O'Keefe in the News

Opinion: Whitmer must chart a clear path to recovery

Opinion: Whitmer must chart a clear path to recovery

May 17, 2020

By Patrick O’Keefe

As published in the Detroit News

As governor, Rick Snyder took years to restore the Michigan economy, with new jobs, capital investment and fiscal responsibility for our state’s finances. Gov. Gretchen Whitmer is now faced with decisions that gravely threaten our hard-fought momentum. The pandemic is not her fault, yet the fortitude to be responsible and strategic in repositioning our economy rests at her doorstep.

The state faces $1-4 billion in budget deficits this year as income, sales, property and casino taxes are significantly down and unemployment is at all-time highs. As state funds dissipate, the unemployed are facing no benefits in upcoming months. The Michigan Strategic Fund, which depends on casino taxes to seed economic stimulus, has seen almost no tax dollars in March and April.

There is no money tree in Lansing. The future ability of the state government to stimulate the economy with cash collateral support and economic development loans to assist Michigan businesses is becoming exhausted.

Small business owners and entrepreneurs fuel our economy. Yet, the heartland of America is told to stay home. In Owosso, Karl Manke has sought to work and pay his bills in light of no government subsidies. The local militia showed up to support his interests and those of hope, industriousness and self-reliance in the face of desperation.

This demonstration was over the right to give a haircut. What happens when people can’t pay for food, shelter and other basic needs? In Lansing, the exercise over “the data” which is undescribed, with no key metric demonstrating next steps, is destructive.

The goal posts have moved from flattening the curve to finding a cure. Uncertainty lowers the value of everything. There seems to be no sense of responsible and thoughtful urgency. The impact for business is dire:

  • Automotive manufacturing plants can’t operate profitably at 50-70% capacity. They face an inability to profitably perform on contracts and potentially face massive lawsuits for nonperformance.
  • Restaurants require at least 80% capacity to be profitable. To think a restaurant will operate at 25% capacity is a directive formulated by someone that has never run a business.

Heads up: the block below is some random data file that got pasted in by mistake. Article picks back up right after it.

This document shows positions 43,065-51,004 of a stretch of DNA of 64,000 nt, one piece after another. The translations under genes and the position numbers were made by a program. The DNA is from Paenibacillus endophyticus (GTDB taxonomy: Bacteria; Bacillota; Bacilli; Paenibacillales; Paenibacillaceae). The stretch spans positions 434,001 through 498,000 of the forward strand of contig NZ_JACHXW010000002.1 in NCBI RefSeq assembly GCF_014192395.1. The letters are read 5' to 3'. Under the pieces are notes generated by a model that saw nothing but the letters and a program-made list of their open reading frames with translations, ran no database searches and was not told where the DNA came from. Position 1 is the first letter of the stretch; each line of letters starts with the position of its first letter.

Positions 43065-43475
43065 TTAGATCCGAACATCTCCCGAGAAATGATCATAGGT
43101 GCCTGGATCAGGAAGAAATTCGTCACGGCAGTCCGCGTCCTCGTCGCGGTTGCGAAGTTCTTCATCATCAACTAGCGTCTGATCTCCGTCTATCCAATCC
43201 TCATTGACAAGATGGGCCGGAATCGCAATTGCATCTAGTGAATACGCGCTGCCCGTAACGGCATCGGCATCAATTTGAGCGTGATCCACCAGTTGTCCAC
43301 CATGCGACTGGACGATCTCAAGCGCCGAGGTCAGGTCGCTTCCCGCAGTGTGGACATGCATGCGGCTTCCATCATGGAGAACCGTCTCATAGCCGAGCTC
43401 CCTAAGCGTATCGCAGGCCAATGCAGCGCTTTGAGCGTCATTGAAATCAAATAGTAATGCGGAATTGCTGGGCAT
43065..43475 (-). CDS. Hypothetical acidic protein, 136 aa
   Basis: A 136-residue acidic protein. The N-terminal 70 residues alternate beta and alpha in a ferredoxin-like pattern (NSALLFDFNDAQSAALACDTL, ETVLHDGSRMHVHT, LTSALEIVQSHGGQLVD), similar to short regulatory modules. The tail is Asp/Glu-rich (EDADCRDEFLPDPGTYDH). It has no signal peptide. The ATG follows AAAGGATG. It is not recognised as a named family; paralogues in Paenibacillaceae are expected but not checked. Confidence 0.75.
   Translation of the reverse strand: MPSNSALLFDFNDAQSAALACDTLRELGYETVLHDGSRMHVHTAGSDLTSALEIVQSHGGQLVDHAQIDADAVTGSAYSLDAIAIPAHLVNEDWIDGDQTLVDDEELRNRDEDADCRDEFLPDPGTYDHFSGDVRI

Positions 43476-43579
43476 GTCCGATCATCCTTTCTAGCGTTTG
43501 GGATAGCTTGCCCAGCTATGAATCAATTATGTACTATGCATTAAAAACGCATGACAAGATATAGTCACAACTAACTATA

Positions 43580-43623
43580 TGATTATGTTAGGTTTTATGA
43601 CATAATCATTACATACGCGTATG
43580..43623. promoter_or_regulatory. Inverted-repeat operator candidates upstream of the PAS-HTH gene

• Hotels need 60-65% occupancy to make money. Many have been at an unsustainable 0-10%. Hotels in Northern Michigan operate hand to mouth at 50-55% levels because of the short season. Taking away the robust summer months will bring ominous consequences for tourism.

Unlike the home mortgage crisis and auto industry collapse, this pandemic does not discriminate by industry. All are being severely impacted. Consequently, the reform required will start with federal regulations governing our capital markets. While those agencies gave financial institutions the ability to grant forbearance on principal payments up to six months in March, most banks only granted three months relief. By mid-June, companies will have more losses, need more working capital and have eroded receivables from which to borrow. It is a recipe for further slowing economic recovery, bankruptcies and going out of business sales.

An economic restart is complicated and the longer we wait, the more expensive it will become — if it succeeds at all. The economy doesn’t turn on like a light. As unemployment benefits end and consumer confidence further declines, will anyone buy cars or homes? Some estimate at least 50 major retailers will soon reorganize, creating a wave of unpaid creditors and employment loss. Sixty percent of America’s malls could shutter bringing commercial mortgage failures. The capital markets may crumble due to their instability, even with negative interest rates.

We are fast approaching a point of no return. The governor must put forth a path for recovery that more effectively and swiftly puts our economy back in motion. Michigan residents deserve hope and future prosperity for our children. We simply cannot afford failure.